As a financial journalist, Twitter is indispensable. It's a personal wire service that I customize to suit my appetite for information; an instant way of getting breaking news. Plus I follow some pretty clever people who can cram a lot of insight into 140 characters. 

So once a week I curate my favorite tweets and add a little context to help explain an emerging story. This week's big news was Facebook (NASDAQ:FB) buying WhatsApp for $19 billion. (And yes, I fully understand that I'm using tweets to cover a story about Facebook. Rest assured that it's not a gimmick, just a coincidence.)

Acquisitions this expensive can make people a little dramatic.

Sure, $19 billion is a generous valuation of WhatsApp, but comparing its sticker price to the Washington Post or the Boston Globe just isn't fair. WhatsApp has 450 million users waiting to be monetized at very little expense to the company or the customers. By contrast, the Washington Post has a circulation of only 480,000 and operates near or at a loss. It's not really an apples-to-apples comparison.

But it's no wonder that Facebook was interested in owning the fastest-growing social media platform of all time. 

WhatsApp has no marketing budget at all. Word-of-mouth referrals are responsible for the nearly half billion users, but it's also why 72% of them open that app every day. By virtue of who he is, Zuckerberg can sense when customers buy in to a brand. A few years ago, anyone with a BlackBerry was a BBM person. Now it doesn't matter whether you have iPhone, Android, or Windows phone -- you'll probably end up being a WhatsApp person. 

WhatsApp is inter-generational. Its brand doesn't depend on exclusivity, so parents can use it without making their kids feel uncool.

And unlike its new parent company, WhatsApp didn't grow up in America. In fact it found early success in Europe and Asia.

Some of my closest friends live in Australia and South Africa, which is why I was familiar with WhatsApp long before the deal was announced. Unfortunately, the company hasn't released statistics on users by geographic area, so all we have is anecdotal evidence.

Yes, but is this a good buy for Facebook specifically? Fool columnist Morgan Housel has an answer to that.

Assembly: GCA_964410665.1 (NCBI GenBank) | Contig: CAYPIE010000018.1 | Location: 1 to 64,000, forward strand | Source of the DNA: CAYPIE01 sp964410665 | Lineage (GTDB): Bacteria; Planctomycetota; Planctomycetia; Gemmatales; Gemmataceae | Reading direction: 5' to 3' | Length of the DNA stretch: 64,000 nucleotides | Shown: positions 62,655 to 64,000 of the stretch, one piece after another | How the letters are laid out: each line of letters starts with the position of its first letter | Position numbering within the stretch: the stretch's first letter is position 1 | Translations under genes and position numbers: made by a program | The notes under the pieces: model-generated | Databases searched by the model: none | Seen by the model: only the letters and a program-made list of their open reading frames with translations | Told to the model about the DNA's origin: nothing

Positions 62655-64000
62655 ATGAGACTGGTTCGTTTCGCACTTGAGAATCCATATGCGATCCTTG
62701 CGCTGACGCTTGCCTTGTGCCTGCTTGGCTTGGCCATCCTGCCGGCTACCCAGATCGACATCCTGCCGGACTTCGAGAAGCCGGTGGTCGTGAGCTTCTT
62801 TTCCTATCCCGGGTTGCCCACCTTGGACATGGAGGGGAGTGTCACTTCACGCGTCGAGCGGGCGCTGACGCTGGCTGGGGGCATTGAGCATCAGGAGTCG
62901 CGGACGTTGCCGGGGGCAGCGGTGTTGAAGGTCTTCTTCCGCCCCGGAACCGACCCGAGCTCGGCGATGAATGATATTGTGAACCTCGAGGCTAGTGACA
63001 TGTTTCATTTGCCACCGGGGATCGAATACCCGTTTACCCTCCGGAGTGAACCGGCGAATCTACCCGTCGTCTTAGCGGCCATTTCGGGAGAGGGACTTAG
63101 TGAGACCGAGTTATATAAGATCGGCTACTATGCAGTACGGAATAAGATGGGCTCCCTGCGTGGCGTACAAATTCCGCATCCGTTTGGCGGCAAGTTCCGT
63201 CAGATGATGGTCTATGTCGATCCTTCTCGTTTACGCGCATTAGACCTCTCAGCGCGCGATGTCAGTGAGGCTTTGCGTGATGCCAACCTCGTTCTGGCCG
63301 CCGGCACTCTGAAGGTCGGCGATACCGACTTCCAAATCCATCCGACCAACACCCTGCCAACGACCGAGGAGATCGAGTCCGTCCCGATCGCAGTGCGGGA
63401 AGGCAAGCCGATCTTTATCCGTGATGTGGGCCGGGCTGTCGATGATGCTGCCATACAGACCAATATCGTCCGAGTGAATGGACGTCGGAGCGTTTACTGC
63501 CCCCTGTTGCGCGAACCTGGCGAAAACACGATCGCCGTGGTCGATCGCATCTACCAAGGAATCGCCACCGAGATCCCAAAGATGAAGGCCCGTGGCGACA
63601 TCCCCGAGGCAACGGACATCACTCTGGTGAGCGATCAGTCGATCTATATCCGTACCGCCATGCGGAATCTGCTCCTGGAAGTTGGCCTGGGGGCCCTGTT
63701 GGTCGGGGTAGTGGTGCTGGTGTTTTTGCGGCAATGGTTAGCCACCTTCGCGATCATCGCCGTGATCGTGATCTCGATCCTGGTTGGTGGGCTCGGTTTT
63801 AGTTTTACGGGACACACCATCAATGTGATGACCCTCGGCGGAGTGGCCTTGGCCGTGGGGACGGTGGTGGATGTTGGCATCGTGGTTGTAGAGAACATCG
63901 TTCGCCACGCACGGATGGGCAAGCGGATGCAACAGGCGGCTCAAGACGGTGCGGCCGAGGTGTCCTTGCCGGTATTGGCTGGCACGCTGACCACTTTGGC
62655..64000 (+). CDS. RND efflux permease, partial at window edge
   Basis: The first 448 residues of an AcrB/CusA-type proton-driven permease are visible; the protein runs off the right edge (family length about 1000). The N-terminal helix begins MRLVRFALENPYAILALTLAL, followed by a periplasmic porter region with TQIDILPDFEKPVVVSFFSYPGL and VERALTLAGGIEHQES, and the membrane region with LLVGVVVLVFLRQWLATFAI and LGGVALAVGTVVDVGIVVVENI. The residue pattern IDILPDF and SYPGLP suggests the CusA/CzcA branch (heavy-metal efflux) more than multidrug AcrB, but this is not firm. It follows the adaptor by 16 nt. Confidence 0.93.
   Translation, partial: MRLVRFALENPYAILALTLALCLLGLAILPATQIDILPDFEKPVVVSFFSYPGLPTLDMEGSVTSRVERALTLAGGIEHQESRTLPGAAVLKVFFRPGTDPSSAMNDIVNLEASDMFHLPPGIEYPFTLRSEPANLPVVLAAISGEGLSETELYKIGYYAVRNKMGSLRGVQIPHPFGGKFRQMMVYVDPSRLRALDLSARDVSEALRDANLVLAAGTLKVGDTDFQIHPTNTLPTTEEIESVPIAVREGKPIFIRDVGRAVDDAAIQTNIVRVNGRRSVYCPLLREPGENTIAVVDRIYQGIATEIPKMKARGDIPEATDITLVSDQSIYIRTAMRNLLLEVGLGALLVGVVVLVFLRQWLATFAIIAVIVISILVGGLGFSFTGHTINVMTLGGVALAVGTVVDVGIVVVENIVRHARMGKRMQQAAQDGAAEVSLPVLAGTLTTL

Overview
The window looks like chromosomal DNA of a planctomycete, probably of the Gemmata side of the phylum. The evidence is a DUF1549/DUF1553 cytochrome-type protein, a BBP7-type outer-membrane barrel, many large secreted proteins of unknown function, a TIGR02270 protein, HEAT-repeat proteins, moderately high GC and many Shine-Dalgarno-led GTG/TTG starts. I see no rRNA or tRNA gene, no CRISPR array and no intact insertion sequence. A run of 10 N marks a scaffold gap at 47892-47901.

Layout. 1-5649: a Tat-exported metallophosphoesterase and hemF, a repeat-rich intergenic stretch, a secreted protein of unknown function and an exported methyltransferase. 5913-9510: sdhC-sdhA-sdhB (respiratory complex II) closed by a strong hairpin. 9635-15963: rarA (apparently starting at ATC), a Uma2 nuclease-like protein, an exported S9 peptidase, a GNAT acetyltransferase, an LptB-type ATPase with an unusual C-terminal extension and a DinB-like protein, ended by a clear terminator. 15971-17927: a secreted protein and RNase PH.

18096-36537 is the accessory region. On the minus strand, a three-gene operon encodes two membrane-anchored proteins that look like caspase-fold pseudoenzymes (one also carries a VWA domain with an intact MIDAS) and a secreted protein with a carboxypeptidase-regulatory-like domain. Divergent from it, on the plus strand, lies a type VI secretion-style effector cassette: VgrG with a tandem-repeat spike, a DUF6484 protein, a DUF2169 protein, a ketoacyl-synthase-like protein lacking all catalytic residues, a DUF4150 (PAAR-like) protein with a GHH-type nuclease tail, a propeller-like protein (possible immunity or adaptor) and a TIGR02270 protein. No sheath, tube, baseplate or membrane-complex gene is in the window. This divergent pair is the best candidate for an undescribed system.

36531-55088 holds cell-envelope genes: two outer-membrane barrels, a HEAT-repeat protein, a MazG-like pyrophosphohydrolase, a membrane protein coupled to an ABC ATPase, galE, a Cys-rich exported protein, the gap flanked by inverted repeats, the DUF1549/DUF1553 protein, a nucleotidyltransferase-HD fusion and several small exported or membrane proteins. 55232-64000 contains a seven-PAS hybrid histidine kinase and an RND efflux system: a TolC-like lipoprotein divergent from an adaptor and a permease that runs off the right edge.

Inherent in the idea of risk is the possibility of failure. Morgan isn't arguing that this deal doesn't carry risk for Facebook, he's just saying that Mark Zuckerberg is better equipped than most to evaluate those possible outcomes.


Plus, Facebook only spent $4 billion in cash. They still have about $7.4 billion sitting in their account. Isn't this a better use of their money?   

Well, not necessarily. There's another side to that debate.

The Bladder Theory is based on research showing that cash-rich companies will generally become less profitable over time, making management likely to, um, excrete earnings as you would through a catheter. 

The Foolish Bottom Line

In the long run, $19 billion won't be the story. WhatsApp had already turned down a $10 billion offer from Google (NASDAQ:GOOGL) at the start of what turned out to be a bidding war (it's rumored that Google tried to match Zuckerberg's offer). In that light, a $19 billion deal with only 21% up front isn't unreasonable.

It won't even matter whether or not you think Facebook was justified in spending so much cash on one acquisition though, because these firms exist in an industry built on disruptive innovation. There's always a newer start-up; a cleaner, less buggy app; a shiny something that meets a demand we didn't know we had. Here's how much the landscape has changed in just six months:

Granted, this chart only shows activity among teens, but that's the holy grail demographic in social media. All in all, this market is too transient for my taste. I'm not saying that it's a bad deal. I'm not even saying that you shouldn't invest in Facebook. I just believe that Zuckerberg made a bold move and investors with a low risk threshold should be wary of it.

This article represents the opinion of the writer, who may disagree with the “official” recommendation position of a Motley Fool premium advisory service. We’re motley! Questioning an investing thesis -- even one of our own -- helps us all think critically about investing and make decisions that help us become smarter, happier, and richer.